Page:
There have been recent changes made to UK employment law in order to combat the excessive amounts of claims that have been issued in recent years which are costing the British millions of pounds every year. These new changes state that anyone wishing to put forward a claim will have to pay a fee so that the cost of the tribunal will have less strain upon the already overflowing employment tribunal costs that the British government are paying for each year. |
These fees relate directly to Type A claims which now cost £160, and Type B claims which are £230. Type A claims are those that cover redundancy payment and unlawful deduction from employee wages. Type B claims are those which assess claims of unfair dismissal and discrimination such as harassment at wor. However, there is some room for a claimant to negotiate as some people will be exempt from these charges if they have a disposable capital of more than £3,000, or £16,000 if they are aged over 61 years old at the time of making the complaint. Other possible loopholes in fee reduction come in the form of judging whether a claimant has a monthly income too low to pay these charges.
Unison, the UK Public sector union has directly challenged these new laws by claiming they are unlawful on two grounds. Firstly, that they breach the EU rule of efficiency because they make it "virtually impossible or excessively difficult" for an employee to exercise the rights they are entitled to by EU law. These fees are also indirectly discriminatory because the Type B fees (the more expensive of the two charges) discriminate against vulnerable groups such as female claimants, disabled claimants and ethnic minorities. However, Unison’s challenge was thrown out by the High Court at a February 2014 ruling on grounds that their concerns were being expressed before a fair amount of time had passed since the charges were introduced and that it’s too soon for the UK legal system to measure any negative effects that they might cause. Unison is planning to appeal against this decision through the Court of Appeal.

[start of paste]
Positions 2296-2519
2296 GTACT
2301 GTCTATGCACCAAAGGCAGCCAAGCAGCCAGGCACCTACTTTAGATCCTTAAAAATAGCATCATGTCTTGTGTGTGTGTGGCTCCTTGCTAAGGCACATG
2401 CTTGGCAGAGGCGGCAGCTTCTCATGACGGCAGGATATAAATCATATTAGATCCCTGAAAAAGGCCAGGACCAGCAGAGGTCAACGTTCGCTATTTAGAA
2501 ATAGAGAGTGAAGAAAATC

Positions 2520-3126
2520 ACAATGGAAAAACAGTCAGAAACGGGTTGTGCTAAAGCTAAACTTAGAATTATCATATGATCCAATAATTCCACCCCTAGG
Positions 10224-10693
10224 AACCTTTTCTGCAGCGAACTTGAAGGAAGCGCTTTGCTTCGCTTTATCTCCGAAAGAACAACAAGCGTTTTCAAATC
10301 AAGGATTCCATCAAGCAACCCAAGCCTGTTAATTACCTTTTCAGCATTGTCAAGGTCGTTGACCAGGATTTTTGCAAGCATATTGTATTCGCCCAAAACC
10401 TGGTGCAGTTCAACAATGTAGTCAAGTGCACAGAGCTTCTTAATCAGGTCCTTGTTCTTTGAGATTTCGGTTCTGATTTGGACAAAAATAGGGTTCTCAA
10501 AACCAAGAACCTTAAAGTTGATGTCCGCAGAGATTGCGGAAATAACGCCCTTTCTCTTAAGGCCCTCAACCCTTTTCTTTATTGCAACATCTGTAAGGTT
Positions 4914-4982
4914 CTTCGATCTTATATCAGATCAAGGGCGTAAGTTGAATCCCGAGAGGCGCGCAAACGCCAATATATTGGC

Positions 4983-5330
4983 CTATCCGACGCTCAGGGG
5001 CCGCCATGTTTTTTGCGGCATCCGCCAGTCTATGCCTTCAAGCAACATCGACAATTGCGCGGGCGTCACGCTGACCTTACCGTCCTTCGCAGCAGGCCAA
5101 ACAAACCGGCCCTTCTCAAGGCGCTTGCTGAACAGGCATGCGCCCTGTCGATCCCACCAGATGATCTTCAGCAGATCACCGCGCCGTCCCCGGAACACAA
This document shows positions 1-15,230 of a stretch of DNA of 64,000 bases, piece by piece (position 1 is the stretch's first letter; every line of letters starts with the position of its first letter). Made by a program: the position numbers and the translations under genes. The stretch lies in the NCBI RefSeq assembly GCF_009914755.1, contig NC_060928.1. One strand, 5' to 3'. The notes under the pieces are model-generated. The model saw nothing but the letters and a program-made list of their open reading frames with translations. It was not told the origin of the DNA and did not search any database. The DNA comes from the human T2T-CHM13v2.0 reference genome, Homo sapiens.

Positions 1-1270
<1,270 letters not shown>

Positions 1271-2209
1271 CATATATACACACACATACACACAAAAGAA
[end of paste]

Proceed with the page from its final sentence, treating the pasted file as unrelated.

The High Court’s ruling is backed up by statistics showing that the majority of employment tribunal cases are rejected with many of them later being considered to have never been worthy of being put before a tribunal in the first place. As of early 2014 there are hundreds of such tribunal claims that are still waiting to be taken to court at the expense of taxpayers’ money which will surely reach millions of pounds. The High court’s decision is also supported by figures that show there has been a positive reduction in tribunal claims made since the fees were introduced. Between July-September 2013 a total of 39,514 were made which reveals a considerable decline compared to the same period in 2012 when 47,789 claims were recorded for a drop of 17%.
If you have concerns relating to UK employment law, contact Natenplaw.co.uk for expert legal advice from a team of top a href="http://natemplaw.co.uk/employment-law-solicitors-london/">employment law solicitors.
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